A BLACK-CAPPED CHICKADEE returned to a feeder in Woodstock, Howard Co, MD on February 27.
Twenty-six AMERICAN PIPITS were at Hughes Hollow, Montgomery Co, MD on February 26.
SNOW BUNTINGS were at Swan Creek dredge containment facility, Anne Arundel Co, MD on February 26, 27 and 28.
The CLAY-COLORED SPARROW at the Bayside Campground on Assateague, Worcester Co., MD was seen February 26 and March 1 and 2. Two VESPER SPARROWS were on Levin Dashiell Road, Assateague Island on March 2. A LINCOLN’S SPARROW was at Vessey’s Orchard, Somerset Co, MD on March 2.
A YELLOW-headed blackbird visited a yard in Newark, DE on February 27. A female YELLOW-HEADED BLACKBIRD was at the Beltsville Agricultural Research Center (BARC), Prince George’s Co, MD on March 2.
RUSTY BLACKBIRDS also turned up at a variety of locations this past week. Three BREWER'S BLACKBIRDS were seen Feb 21 and 22 at Irvine Nature Center, Owings Mills, Howard Co, MD.
Huge groups of COMMON GRACKLES (a plague of Grackles?) and RED-WINGED BLACKBIRDS have been seen during the week.
This week's report was based on reports on the DE, MD, VA, and WV list servers via the ABA Internet links, and on eBird records.
The Audubon Sanctuary Shop (301-652-3606, http://www.audubonnaturalist.org/index.php/support-ans/shop ) is an excellent source for guidebooks and many other nature-related titles.
To report bird sightings, e-mail your report to email@example.com. Please post reports before midnight Monday, identify the county as well as state, and include your name and a Tuesday morning contact, either e-mail or phone.
Thank you for calling, and GOOD BIRDING.
*Of interest to the records committee
The Voice of the Naturalist is written and recorded on Tuesday mornings. If you email your reports, please email firstname.lastname@example.org, by Monday midnight to make sure they are received in time.
Reports prior to the preceding Tuesday will not be considered.
The area covered is (with rare exceptions) DC, MD, VA, and southern DE; all other reports should be sent to the appropriate rare-bird alert for the area in which the birds were observed.
Be sure to report only those birds that you actually saw, not ones that someone else told you about.
And please remember to include a phone number where you can be reached on Tuesday morning; if you can't be reached to verify a rare bird, your report will almost certainly not be used.
There are two main circumstances in which a bird sighting will not be reported on the Voice as a matter of policy. The first is if the report would jeopardize the bird's welfare:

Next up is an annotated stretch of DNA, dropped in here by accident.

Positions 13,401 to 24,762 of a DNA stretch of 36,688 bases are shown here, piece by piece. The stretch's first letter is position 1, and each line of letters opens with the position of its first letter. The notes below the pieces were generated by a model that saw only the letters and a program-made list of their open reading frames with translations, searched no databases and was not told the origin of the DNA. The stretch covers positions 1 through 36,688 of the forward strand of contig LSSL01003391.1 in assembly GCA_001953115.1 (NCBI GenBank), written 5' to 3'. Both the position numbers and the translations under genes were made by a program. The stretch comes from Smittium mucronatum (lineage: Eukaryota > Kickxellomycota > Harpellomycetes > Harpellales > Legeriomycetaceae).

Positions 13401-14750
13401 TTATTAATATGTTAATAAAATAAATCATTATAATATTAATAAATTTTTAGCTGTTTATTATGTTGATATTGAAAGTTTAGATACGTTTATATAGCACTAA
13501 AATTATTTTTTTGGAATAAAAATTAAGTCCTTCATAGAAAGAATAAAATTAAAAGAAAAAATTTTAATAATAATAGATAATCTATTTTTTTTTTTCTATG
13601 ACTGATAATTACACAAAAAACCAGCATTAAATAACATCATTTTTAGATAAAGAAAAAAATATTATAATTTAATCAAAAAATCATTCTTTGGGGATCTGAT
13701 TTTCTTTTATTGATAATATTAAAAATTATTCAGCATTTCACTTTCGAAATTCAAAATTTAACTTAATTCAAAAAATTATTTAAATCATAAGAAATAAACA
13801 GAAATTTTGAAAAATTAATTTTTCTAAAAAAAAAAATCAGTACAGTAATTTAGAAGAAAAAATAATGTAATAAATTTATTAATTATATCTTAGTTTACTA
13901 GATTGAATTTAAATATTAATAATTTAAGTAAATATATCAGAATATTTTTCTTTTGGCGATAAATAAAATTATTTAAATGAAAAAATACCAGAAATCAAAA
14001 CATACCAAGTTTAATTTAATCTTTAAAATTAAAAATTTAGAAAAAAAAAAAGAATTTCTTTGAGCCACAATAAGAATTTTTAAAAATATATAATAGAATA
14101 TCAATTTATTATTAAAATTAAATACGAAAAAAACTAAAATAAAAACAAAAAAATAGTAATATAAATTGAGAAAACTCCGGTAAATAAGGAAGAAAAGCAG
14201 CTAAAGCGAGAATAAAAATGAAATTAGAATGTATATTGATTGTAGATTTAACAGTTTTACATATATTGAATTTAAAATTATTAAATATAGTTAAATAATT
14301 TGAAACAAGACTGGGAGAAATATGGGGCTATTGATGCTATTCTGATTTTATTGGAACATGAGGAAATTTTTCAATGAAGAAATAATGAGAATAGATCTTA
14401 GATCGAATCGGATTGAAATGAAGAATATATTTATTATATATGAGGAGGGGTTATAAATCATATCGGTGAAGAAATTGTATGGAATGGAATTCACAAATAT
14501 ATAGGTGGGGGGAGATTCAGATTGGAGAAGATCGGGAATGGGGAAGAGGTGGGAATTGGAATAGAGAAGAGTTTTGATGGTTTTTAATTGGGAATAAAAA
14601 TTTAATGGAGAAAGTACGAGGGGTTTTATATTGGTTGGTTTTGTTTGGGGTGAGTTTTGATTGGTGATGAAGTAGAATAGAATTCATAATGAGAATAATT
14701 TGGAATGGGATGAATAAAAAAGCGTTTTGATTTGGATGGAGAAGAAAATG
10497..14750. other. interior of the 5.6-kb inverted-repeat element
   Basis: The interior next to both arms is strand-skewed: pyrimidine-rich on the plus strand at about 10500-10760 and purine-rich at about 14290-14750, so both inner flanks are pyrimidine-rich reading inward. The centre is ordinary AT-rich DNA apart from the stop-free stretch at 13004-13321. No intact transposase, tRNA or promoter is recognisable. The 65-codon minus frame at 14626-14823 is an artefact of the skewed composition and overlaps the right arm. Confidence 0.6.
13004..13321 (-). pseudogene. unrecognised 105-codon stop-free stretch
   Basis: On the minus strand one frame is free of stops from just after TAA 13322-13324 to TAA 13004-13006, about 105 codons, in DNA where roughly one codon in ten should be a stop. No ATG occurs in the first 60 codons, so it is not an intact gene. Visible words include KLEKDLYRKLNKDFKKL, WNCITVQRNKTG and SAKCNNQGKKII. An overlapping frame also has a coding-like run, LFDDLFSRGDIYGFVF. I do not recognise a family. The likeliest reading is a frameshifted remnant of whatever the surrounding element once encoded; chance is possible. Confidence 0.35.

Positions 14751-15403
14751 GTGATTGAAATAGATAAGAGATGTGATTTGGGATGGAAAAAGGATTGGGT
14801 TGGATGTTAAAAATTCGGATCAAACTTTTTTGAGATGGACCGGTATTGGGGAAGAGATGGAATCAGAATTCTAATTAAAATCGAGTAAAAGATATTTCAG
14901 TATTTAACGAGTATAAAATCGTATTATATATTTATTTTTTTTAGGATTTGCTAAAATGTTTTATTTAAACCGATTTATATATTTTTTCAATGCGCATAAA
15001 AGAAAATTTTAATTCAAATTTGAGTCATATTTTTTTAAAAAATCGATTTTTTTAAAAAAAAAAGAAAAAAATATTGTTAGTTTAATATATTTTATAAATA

Reports of species that are threatened or endangered at the state or federal level are generally not used, especially during nesting season--local Loggerhead Shrikes are an example; similarly, owls are not listed, with two exceptions--Snowy Owl and Short-eared Owl; and rails are also generally not mentioned; the rails at Huntley Meadows Park, VA, are an exception because birders stay on the boardwalk.
The second circumstance concerns private property: If the property owner does not want birders, the sighting will not be reported--at least in a way that identifies the location.
Please keep your reports concise (no lengthy trip reports, please), and provide the following information:
Full SPECIES NAME.
NUMBER of individuals of each species (estimates for big flocks are fine).
Age and sex, if relevant (important for gull observations, for example).
Location, including COUNTY and STATE (there are four Middletowns in MD).
DATE of observation ("today", "yesterday", "Saturday", etc., are not as helpful).
TELEPHONE NUMBER where you can be reached on Tuesday between 10 a.m. and 1 p.m.
DIRECTIONS to little known places (your favorite local hot spot may not be familiar to the Voice compiler or to other nonlocal people); page numbers and map coordinates from the DeLorme atlas/gazetteer are extremely helpful.
Access limitations, if any; and, for birds that are on private property, whether the owner does not want birders, if you know.
Unusual behavior seen.
For RARITIES, a description of features YOU ACTUALLY SAW (not what is in the field guides).
Thanks in advance for your reports. You can be sure that they will be read. Don't be disappointed if your sighting isn't mentioned; when there are a lot of reports, summary comments sometimes have to be made. There are times, however, when every report is used in writing the Voice, for example, during the hot days of summer. -- Voice of the Naturalist